Immigration reform isn’t on the ballot or even scheduled for a vote on the House floor, but it is looming large in this week’s House GOP leadership race.
A little more than a week after Majority Leader Eric Cantor, R-Va., was handed a crushing defeat, the most conservative members of the Republican caucus are weary of electing a new leader that may be willing to cede ground when it comes to the securing the border and the question of legalizing the more than 11 million immigrants living in the shadows. The election is scheduled for Thursday morning.
David Brat, who surprised nearly everyone by thumping Cantor by double-digits, made immigration reform a central component of his primary race. Lawmakers say the outcome of that contest has left many concerned that immigration reform is an electoral death sentence.
“I think it was a major issue in Eric Cantor’s defeat. That is why it should be an issue here,” says Rep. Louie Gohmert, R-Texas.
Rep. Michele Bachmann, R-Minn., says she and others are so concerned about the immigration issue that they had asked leadership to delay the election by a week until another candidate entered the race “who would stand up against amnesty for illegal aliens.”
“We don’t have that. That is concerning to me,” Bachmann says.
Bachmann said Rep. Ted Yoho, R-Fla., stood up and asked for leadership to delay the elections during a caucus meeting Wednesday morning because he felt like members had not had enough time to sort out the candidates positions on immigration and other issues.
“We would be remiss to ignore the results of the Virginia 7th [Congressional District] election,” Bachmann says. “If we don’t listen to the people, they will make us listen.”
In the race for majority leader, front-runner and GOP Whip Rep. Kevin McCarthy, R-Calif., hails from a district where there is a growing Latino population. He comes from an area where farming and agriculture has attracted a constituency that is more than 30 percent Latino. McCarthy has more incentive to act on immigration reform than his predecessor Cantor, who represents a deeply conservative district where fewer than 5 percent of voters are Hispanic. In interviews about his personal beliefs, McCarthy has said he is open to a path for legal status for some of the 11.7 million immigrants living in the U.S. illegally.
Democrats, however, say they are not optimistic McCarthy is any more likely to act on immigration reform this summer than Cantor.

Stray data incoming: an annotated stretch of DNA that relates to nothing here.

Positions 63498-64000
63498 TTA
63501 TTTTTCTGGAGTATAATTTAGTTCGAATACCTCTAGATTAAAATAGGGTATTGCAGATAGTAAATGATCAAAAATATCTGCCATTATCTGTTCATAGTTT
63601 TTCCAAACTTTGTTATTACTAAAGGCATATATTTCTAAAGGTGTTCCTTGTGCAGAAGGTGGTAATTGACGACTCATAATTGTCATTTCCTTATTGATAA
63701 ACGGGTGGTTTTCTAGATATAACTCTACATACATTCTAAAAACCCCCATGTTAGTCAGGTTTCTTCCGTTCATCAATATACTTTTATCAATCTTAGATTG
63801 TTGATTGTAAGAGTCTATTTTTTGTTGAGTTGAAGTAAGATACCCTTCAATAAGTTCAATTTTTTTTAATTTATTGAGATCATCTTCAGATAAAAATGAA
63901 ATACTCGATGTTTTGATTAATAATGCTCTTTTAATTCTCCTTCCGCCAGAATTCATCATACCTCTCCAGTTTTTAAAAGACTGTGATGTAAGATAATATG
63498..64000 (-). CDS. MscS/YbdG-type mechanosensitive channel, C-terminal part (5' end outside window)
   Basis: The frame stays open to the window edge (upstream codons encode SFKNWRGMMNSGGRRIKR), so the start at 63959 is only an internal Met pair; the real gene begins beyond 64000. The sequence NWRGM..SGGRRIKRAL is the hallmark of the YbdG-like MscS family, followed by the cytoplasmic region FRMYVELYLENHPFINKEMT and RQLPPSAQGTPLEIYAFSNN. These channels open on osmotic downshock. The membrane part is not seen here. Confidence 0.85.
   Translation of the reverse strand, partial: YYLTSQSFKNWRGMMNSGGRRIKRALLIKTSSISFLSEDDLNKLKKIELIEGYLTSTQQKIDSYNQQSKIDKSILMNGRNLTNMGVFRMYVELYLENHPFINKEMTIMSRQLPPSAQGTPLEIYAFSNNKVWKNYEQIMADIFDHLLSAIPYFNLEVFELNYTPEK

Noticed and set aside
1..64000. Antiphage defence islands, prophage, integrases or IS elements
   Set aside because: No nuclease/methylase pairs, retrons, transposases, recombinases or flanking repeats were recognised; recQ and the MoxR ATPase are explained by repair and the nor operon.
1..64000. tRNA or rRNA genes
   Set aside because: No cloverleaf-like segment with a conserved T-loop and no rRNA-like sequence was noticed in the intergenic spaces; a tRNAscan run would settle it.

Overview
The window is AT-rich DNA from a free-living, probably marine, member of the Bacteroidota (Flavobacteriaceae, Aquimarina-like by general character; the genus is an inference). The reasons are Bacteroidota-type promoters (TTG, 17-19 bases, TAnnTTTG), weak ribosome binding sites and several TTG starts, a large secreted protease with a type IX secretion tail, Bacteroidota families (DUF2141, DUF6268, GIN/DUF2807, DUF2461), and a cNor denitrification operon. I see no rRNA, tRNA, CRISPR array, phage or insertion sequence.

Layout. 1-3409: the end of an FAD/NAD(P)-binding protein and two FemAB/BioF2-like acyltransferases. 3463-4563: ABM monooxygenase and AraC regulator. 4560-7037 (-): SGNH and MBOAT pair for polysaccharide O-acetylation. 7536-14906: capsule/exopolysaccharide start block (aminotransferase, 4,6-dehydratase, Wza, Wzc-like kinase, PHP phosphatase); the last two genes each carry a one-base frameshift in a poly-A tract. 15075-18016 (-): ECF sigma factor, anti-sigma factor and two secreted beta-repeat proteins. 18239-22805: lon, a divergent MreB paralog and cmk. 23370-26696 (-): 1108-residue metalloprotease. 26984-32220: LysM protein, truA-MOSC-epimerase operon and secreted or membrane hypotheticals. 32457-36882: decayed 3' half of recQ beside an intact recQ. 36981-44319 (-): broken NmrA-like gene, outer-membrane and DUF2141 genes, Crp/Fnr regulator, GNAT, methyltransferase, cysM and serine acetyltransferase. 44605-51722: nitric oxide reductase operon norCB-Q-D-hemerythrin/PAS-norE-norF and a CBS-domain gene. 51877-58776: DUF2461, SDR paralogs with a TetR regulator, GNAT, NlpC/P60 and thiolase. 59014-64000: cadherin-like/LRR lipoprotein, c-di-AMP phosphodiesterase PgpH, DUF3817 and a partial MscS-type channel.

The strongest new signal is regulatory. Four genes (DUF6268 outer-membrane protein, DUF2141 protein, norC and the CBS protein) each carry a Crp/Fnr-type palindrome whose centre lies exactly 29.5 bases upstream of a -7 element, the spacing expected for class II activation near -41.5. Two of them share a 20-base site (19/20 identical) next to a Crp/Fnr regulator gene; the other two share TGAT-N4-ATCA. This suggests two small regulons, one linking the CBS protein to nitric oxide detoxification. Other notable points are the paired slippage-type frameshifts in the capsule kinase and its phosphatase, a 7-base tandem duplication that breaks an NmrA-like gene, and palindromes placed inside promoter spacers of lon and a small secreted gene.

“His own district politics may give him more maneuverability, but the national base doesn’t,” says Rep. Steve Israel, D-N.Y., chairman of the Democratic Congressional Campaign Committee. “It doesn’t matter who is in leadership. Whoever is in the Republican leadership has always followed the tea party.”
McCarthy’s competition in the race for majority leader, Rep. Raul Labrador, R-Idaho, also is walking a fine line on immigration reform. Before dropping out of the group, Labrador was part of a bipartisan coalition of legislators in the House who was working on a plan to reform the country’s immigration system. In recent months, he’s changed his tone and has been an outspoken advocate against acting on immigration reform this year. Labrador has even argued that House Speaker John Boehner, R-Ohio, should be kicked out as speaker if he moved on reform without the majority of the Republican caucus behind him.
The concern surrounding immigration reform has even trickled down into the race for the majority whip.
“This is a big issue for our party,” says Rep Marlin Stutzman, R-Ind., who is running to be the Republican whip in the event McCarthy moves up the leadership ladder. “I would say for about 10 members this is the issue for them that determines how they are voting.”
Stutzman says that during meetings with the Republican conference, there have been discussions about how each of the candidate’s would proceed on immigration reform. He also said much of that discussion has shown that immigration reform is an issue no one has much of an appetite to take up before the August recess.
“The consensus is to hold off. I don’t think it will happen before August,” Stutzman says. “Our world was turned upside down with Eric’s loss so there is new leadership, a transition. So if we try to force anything before August, it would not be appropriate.”
Stutzman says while the leadership horse race is certainly shaking up the summer, it might be an opportunity for the sometimes caustically divided caucus to find common ground.
“There is a little fresh start here,” Stutzman says. “At the end of the day, we all want to be on the same page.”